New Review: Walter Mosley’s THE LONG FALL

At the Barnes & Noble Review, I have my say on the first Leonid McGill mystery. Here’s how it opens:

Walter Mosley was not the first black crime writer, nor was he the first to fuse genre conventions with larger social concerns. But when Devil in a Blue Dress
introduced the Los Angeles-based private detective Easy Rawlins nearly
20 years ago, it was clear the author set out to stretch the boundaries
of the mystery and thriller framework. There were larger questions to
ask, more ambiguous answers to discover, and as filtered through the
complex world view of Easy's own loves and losses, they took on
additional and more identifiable resonance for the reader. As what
would become an 11-novel epic sequence unfolded, so did one of Mosley's
most ambitious aims — to chronicle the sea changes in American race
relations from the end of the Second World War to the beginning of the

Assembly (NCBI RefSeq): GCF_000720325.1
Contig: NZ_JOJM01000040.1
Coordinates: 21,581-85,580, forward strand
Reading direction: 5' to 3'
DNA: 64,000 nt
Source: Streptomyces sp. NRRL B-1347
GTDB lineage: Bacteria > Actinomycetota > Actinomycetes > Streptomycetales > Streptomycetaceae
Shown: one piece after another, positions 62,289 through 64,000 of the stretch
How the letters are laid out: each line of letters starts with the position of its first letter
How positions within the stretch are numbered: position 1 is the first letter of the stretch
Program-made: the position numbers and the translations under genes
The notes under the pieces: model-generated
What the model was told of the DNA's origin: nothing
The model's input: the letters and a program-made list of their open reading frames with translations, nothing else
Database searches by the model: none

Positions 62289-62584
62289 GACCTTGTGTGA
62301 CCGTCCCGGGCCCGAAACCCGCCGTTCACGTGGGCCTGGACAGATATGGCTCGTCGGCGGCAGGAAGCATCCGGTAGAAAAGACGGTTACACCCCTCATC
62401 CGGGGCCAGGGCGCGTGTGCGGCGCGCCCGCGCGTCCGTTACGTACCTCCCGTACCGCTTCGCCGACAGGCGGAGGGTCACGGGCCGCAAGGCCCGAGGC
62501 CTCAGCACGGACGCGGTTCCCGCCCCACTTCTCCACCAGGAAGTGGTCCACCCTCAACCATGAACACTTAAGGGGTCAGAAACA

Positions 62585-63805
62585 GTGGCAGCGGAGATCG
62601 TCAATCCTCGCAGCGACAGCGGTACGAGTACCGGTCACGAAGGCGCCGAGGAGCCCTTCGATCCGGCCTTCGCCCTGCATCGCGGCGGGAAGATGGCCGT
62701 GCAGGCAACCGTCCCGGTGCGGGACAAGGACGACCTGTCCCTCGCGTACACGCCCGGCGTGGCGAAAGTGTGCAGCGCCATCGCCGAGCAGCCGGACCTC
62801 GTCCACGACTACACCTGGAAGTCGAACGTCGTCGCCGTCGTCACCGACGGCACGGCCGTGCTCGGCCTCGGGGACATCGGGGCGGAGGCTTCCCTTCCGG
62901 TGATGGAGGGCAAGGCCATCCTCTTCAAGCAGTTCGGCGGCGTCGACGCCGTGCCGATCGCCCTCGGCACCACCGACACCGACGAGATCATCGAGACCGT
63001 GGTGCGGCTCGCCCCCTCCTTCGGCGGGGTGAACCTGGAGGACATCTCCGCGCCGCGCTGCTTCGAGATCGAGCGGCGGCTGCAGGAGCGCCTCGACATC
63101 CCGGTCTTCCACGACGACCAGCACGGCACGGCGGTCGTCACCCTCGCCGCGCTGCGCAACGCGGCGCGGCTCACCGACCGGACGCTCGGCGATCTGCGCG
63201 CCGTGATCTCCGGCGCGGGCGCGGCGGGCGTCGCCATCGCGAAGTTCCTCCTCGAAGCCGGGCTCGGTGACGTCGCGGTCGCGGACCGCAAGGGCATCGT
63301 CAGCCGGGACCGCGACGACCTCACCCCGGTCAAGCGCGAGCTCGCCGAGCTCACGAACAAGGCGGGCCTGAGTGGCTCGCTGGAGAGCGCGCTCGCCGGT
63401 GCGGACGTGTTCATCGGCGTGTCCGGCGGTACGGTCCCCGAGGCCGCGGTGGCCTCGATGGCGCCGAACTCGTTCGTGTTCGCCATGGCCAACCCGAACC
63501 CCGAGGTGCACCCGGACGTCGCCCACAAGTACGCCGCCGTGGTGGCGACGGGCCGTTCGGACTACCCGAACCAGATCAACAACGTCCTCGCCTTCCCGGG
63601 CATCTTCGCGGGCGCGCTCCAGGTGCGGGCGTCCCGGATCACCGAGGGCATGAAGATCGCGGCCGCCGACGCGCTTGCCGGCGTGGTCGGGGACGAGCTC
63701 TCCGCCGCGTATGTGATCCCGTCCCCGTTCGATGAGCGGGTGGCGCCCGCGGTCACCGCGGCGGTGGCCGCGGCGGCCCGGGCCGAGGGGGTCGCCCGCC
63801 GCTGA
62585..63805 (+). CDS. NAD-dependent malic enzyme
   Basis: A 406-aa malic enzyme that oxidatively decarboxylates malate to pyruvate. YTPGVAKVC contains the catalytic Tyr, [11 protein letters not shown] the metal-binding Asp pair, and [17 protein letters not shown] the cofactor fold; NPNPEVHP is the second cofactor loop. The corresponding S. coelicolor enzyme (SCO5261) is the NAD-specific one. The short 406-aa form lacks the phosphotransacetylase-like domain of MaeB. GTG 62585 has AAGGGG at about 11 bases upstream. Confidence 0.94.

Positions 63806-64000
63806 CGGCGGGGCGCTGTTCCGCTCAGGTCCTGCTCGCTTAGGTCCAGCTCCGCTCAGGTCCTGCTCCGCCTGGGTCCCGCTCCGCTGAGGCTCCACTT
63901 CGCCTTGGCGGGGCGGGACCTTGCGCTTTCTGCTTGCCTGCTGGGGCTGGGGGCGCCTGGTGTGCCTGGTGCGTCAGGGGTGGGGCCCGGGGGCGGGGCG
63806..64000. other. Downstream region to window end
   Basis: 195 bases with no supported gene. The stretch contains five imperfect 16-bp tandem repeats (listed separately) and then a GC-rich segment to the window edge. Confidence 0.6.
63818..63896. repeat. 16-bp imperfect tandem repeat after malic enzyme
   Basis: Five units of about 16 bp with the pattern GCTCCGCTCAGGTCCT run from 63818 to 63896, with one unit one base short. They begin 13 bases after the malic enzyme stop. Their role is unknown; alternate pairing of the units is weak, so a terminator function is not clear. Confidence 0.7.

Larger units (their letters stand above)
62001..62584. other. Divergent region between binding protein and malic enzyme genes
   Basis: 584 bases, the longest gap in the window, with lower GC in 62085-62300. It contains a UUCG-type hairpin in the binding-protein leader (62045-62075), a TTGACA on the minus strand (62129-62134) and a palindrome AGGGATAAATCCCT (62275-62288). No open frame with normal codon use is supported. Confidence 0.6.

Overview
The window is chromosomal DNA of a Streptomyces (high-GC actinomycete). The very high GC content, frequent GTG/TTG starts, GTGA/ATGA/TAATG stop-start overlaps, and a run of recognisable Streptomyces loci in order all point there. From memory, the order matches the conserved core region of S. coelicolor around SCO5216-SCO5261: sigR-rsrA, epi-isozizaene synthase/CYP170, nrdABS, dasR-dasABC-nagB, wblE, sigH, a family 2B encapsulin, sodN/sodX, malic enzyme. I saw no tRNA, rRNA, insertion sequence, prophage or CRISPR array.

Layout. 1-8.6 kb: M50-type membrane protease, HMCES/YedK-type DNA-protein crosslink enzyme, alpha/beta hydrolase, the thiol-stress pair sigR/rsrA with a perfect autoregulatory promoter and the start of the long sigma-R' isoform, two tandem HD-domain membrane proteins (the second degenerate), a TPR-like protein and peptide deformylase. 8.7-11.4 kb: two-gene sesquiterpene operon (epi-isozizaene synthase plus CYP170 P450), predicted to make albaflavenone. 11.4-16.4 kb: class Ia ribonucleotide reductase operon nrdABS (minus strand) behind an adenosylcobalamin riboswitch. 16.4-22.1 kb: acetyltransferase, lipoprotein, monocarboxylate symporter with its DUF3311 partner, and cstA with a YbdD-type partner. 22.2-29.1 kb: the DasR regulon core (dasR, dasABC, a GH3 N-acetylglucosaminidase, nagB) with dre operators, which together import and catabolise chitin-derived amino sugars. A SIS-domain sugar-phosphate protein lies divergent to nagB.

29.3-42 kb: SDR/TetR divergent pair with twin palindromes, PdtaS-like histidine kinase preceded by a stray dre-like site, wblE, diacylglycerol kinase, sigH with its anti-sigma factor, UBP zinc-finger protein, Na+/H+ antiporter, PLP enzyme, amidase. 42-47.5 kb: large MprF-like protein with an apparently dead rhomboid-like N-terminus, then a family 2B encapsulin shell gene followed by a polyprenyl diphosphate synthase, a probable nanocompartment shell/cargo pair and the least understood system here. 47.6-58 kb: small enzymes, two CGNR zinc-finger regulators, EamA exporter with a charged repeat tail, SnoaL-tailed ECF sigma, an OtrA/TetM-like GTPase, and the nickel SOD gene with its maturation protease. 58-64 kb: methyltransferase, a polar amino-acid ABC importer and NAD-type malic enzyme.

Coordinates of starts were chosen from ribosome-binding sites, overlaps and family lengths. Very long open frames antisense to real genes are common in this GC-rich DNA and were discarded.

civil rights movement.

Easy's quest effectively ended with Blonde Faith, but
Mosley remains a restless seeker of truth. He's spent his career, with
varying degrees of success, flitting in and out of different genres
such as science fiction (Blue Light), erotica (Diablerie), young adult (47), and more mainstream fare (the sorely underrated R.L.'s Dream), not to mention prescriptive non-fiction (What Next: An African American Initiative Toward World Peace) and advice (This Year You Write Your Novel).
But Mosley's innate compass keeps returning to his true north of crime
fiction — whether embodied in the lighthearted Fearless Jones trilogy
of detective novels or the darker, more episodic chronicles of
ex-convict Socrates Fortlow. Now, Mosley debuts an auspicious new
series teeming with questions more contemporary and more personal, and
answers even more difficult to tease out.

  Read on for the rest.